What’s new (and good) is twofold: first, and most importantly, Madison Ballet has grown; there’s an extra weekend of Nutcracker performances, and to carry that load for first time there are two sets of principals (Clara / Snow Queen / Sugarplum Fairy and her Nutcracker Cavalier).  It’s the ballerinas who count here.  One was Marguerite Luksik, who’s danced this role the last four or five years, and who I saw Saturday night, partnered by Jason Gomez.  The other is Shannon Quirk, partnered Sunday afternoon by Phillip Ollenburg.  This is Quirk’s third season with Madison Ballet, but her first in the principal part.
Second in the “what’s new” category are some costumes in Act II.  The plummy new Sugarplum wear is sleek and snazzy – very twenty-first century without treading on tradition at all.  And the new Waltz of the Fowers tutus are gorgeous, much more flower-like than the old ones with spring green bodices above pastel tulle in pink, peach, and hydrangea blue, hence “something blue.”
Less wondrous were the new Merliton costumes; the puffy-sleeved, long-skirted, candy-striped dresses fit the carnivalesque, Victorian ambience of Nut’s second act, but they looked heavy, made the dancers’ necks look short, and hid the complex legwork in what’s arguably the ballet’s longest, most difficult variation.
What’s borrowed was Drosselmeyer.  Actor Sam White, who’s been doing that part since, I think, 2008, was out with an injury – so the show appropriated Madison Ballet artistic director W. Earle Smith for the role.  Smith was oddly outfitted for the traditional, nineteenth-century look of this production in a 1970’s-style but appropriately plum-colored suit beneath the classic cape.  Though long retired from the stage Smith can dance up a storm, and he possesses considerable acting chops – but he downplayed the part.  It’s easy to understand why he chose to stay in the background, but it would have been fun to see him strut his stuff, amping up the magician’s malevolence. 
Beyond what’s old or new, there’s the matter of what’s timeless. There’s Tchaikovsky’s score, for one thing, sparkling in the hands of the Madison Chamber Orchestra under Maestro Andrew Sewell’s vibrant baton.  The dancing itself, and Smith’s choreography, are lovely and fun.  Yes, there were a few glitches.  The stage had a few slippery spots, but that’s old hat.  The Snow corps got off to a late start Saturday night, which threw off the timing for a few seconds.  But ballets, like the humans who make them happen, don’t need to be 100% perfect to be great.  
Among the divertissements, Spanish on Saturday night, danced by Warring and second-season apprentice Andrew Erickson, stood out; the pair waltzed and pirouetted and sailed cabrioles and tour jetés in tight, rhythmic unison with loads of ballon and brio español.  Also appealing was the slinky, golden-lit Arabian pas, with its sinuous, suggestive partnering and push-pull dynamic, both nights partnered by Cody Olsen.  Rachelle Butler (Saturday night) curled and unfurled around Olsen’s Pilates-buff body like liquid silk; Abigail Henninger’s flexibility and endless extensions on Sunday were striking.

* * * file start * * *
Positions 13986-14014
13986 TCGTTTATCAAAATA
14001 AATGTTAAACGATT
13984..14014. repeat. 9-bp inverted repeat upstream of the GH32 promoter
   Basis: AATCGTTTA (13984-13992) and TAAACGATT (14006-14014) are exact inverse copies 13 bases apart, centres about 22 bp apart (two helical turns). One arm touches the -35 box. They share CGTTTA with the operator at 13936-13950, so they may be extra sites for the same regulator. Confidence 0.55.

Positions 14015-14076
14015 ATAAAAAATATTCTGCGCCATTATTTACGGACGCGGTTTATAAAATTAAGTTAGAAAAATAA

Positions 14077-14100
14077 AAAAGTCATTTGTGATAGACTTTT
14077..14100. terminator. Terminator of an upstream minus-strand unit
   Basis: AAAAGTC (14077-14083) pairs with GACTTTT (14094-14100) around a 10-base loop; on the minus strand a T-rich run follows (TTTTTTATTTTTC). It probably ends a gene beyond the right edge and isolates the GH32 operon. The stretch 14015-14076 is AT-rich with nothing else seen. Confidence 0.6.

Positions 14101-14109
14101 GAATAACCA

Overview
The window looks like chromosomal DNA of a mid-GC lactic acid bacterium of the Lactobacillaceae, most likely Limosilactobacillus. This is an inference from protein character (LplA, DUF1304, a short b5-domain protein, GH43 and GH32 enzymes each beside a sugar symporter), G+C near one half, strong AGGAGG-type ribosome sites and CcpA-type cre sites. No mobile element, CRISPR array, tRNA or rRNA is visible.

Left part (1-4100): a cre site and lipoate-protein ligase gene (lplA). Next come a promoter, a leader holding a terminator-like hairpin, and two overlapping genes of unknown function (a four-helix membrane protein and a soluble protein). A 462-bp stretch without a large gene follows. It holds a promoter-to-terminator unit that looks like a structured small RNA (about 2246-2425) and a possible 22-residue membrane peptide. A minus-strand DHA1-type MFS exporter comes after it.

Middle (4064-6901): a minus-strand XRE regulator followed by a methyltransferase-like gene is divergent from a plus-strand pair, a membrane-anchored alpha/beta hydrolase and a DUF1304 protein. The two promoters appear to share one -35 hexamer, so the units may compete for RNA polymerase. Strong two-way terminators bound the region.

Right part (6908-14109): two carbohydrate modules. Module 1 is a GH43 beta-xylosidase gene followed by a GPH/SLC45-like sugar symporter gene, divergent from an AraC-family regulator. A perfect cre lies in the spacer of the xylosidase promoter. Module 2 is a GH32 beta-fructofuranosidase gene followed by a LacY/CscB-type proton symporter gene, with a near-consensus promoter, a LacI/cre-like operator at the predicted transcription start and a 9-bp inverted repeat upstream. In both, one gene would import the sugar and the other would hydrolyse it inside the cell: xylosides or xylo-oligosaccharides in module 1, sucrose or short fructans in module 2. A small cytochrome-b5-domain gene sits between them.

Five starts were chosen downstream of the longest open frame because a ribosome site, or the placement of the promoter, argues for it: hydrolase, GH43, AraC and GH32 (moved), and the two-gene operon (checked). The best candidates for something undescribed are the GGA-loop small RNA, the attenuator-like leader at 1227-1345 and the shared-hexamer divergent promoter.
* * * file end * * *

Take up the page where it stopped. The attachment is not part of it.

But the best thing about Madison Ballet’s 2014 Nutcracker was the opportunity to witness the artistry of two sensational but very different ballerinas in the principal role, back to back.  In fact, though, each has two roles, which they swap in alternate performances – Clara / Snow Queen / Sugarplum one time, the Dewdrop the next.
The comparison is fascinating.  Luksik is audacious, elfin, fleet of foot; Quirk is elegant, long-limbed, swan-like, luxurious.  The choreography for both is the same, of course, but what’s vividly remembered the next day is a factor the dancers’ distinct styles.
Luksik as the Dewdrop     © Kat Stiennon 2014
Luksik’s energy crackles onstage.  In her Sugarplum variation Saturday her glittery feet stirred up imaginary fairy dust with a tricky little gargouillade; later she spun sixteen flawless fouettes into a triple pirouette. In the pas de deux she flung herself thrillingly into partnered arabesque, flipped a flirty attitude leg around Gomez, then swept deep into penché.  She ran across the stage, leaping onto his shoulder – like an exclamation point! – twice in a row. 
    As Dew Saturday night Quirk’s long-legged bourées were like those of a great, graceful bird.  The jetés she sailed across the stage came close to flight.  On Sunday in the enchanged land of snow she melted into sumptuous lifts, swirling into arabesques like a crystaline flake in the wind.  In the Sugarplum pas, a picture-perfect attitude followed by a fearless fish dive made the audience gasp. Then she lept, regal and victorious, onto Ollenburg’s shoulder, arms allongé, raised to the skies like exultant wings.